AA GETS $18M FROM CASINO: Revenue from the Maryland Live casino will fund about $18 million in grants this year to Anne Arundel County government and about a dozen local organizations, Amanda Yeager writes in the Annapolis Capital. The money comes as a result of directives in state law that allowed casinos in Maryland.
BALTIMORE POLICE MISHANDLED RAPE CASES: After a Baltimore woman reported her rape to police, the prosecutor on the case shared his thoughts with an officer. “I am not excited about charging it,” the unnamed official wrote in an email. “This victim seems like a conniving little whore.” “Lmao!” the officer wrote back. “I feel the same.” Danielle Paquette of the Post reports that the Justice Department unearthed the exchange in a sprawling Aug. 10 report on the Baltimore Police Department, which found rampant discrimination against black residents, a tendency to use excessive force and a rash of illegal arrests.
- Justin Fenton of the Sun reports that a group created in 2010 to audit sexual-assault investigations in Baltimore has been hindered for more than a year because the city curbed its oversight powers, advocates said in the wake of a Justice Department report that found continuing problems in the police sex offense unit.
ROUNDTABLE ON DOJ REPORT: Marc Steiner of WEAA-FM holds a roundtable discussion on the Department of Justice report that documents Baltimore police routinely using excessive force and violating the constitutional rights of Baltimore residents.
FREDERICK EXEC GARDNER SPEAKS: In a continuing series called “Focus on the Counties,” Tom Hall of WYPR-FM speaks Frederick County Executive Jan Gardner, who is overseeing the fifth fast-growing county in the State of Maryland.
MD TO MOVE DSS OFFICE: The state of Maryland plans to move its Department of Social Services office out of downtown Frederick, a shift county lawmakers hoped to avoid, Danielle Gaines writes in the Frederick News-Post. The office will stay in its current location for the next nine months, while the state finalizes a lease for a new location in North Frederick.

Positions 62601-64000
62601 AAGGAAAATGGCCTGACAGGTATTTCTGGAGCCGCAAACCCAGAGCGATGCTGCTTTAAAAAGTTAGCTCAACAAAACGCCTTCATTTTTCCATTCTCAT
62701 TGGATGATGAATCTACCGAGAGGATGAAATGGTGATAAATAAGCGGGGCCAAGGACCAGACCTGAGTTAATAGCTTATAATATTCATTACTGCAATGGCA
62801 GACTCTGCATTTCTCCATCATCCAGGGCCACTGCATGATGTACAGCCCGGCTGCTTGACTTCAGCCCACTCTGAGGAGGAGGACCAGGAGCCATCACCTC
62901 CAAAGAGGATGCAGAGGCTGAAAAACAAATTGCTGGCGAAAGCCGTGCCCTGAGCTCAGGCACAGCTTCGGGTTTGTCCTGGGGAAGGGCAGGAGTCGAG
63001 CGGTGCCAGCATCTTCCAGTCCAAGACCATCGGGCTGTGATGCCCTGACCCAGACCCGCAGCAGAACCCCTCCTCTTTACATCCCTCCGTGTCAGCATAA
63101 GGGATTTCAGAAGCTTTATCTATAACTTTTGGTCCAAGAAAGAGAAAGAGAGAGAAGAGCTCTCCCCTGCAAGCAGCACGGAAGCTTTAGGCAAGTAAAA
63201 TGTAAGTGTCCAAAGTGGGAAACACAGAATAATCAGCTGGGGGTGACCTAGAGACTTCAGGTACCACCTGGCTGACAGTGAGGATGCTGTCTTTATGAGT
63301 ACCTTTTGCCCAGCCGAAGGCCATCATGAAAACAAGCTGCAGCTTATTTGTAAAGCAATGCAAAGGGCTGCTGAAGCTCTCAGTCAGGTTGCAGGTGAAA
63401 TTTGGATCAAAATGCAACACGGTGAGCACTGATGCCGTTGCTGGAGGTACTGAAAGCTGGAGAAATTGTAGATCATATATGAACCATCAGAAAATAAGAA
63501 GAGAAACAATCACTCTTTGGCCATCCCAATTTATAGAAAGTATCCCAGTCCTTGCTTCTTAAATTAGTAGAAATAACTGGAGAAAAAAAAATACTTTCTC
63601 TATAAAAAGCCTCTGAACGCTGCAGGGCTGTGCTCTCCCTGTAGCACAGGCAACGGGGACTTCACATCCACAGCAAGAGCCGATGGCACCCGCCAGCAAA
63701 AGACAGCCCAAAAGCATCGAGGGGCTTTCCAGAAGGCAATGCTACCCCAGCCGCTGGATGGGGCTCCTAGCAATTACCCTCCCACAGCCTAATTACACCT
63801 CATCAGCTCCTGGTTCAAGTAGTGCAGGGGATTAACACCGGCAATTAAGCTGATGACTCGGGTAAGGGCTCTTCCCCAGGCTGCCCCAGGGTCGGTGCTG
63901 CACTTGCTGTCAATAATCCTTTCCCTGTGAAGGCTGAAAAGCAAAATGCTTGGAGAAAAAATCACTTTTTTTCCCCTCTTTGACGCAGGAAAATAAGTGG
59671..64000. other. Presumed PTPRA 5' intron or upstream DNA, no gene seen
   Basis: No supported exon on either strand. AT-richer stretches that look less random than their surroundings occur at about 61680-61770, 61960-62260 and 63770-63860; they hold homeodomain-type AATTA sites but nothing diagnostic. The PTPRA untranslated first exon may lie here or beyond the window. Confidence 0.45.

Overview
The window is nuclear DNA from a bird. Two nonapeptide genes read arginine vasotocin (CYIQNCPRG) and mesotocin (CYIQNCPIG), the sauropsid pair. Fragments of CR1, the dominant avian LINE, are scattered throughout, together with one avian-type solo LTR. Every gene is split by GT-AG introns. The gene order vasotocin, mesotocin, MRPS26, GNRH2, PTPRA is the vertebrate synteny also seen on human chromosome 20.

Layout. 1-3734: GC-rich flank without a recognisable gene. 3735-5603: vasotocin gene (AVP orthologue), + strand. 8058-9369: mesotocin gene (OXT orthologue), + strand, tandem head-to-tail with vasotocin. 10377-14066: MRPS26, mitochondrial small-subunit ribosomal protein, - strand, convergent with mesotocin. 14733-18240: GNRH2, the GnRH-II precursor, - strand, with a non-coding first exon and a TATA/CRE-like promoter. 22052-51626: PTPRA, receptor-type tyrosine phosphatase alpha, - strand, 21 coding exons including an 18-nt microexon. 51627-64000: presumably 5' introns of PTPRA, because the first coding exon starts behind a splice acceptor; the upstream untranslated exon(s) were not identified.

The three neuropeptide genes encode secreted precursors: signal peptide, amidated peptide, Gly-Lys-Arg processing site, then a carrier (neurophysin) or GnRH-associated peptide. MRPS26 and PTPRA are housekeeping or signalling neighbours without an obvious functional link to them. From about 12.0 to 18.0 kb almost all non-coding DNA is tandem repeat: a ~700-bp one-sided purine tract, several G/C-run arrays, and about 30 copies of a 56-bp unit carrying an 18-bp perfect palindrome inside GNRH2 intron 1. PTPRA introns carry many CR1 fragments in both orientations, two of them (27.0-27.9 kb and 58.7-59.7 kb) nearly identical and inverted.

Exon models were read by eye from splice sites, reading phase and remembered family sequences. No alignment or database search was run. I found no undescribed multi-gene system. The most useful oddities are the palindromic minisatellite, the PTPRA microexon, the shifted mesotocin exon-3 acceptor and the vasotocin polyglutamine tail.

SENATE RACE: Here’s a commentary on the U.S. Senate race between Democrat Chris Van Hollen and Republican Kathy Szeliga from the conservative website Townhall.
PRES RACE TO REMEMBER: Tamela Baker of the Hagerstown Herald Mail interviews U.S. Congress candidates John Delaney, the Democratic incumbent, and his Republican rival Anne Hoeber on what makes this presidential race — and those candidates’ supporters — so unusual.
CLINTON ON DOJ REPORT: Hillary Clinton’s presidential campaign said Thursday that the Justice Department’s report on racial disparities in Baltimore policing underscores the need for federal action to overhaul local law enforcement, writes John Fritze in the Sun. “These findings should serve to reinforce what we already know: we must act,” Clinton senior policy adviser Maya Harris said in a statement.
VATZ ON TRUMP: Professor Richard Vatz, in an op-ed for the Sun, writes about the rhetoric that makes — or breaks — Donald Trump’s presidential campaign.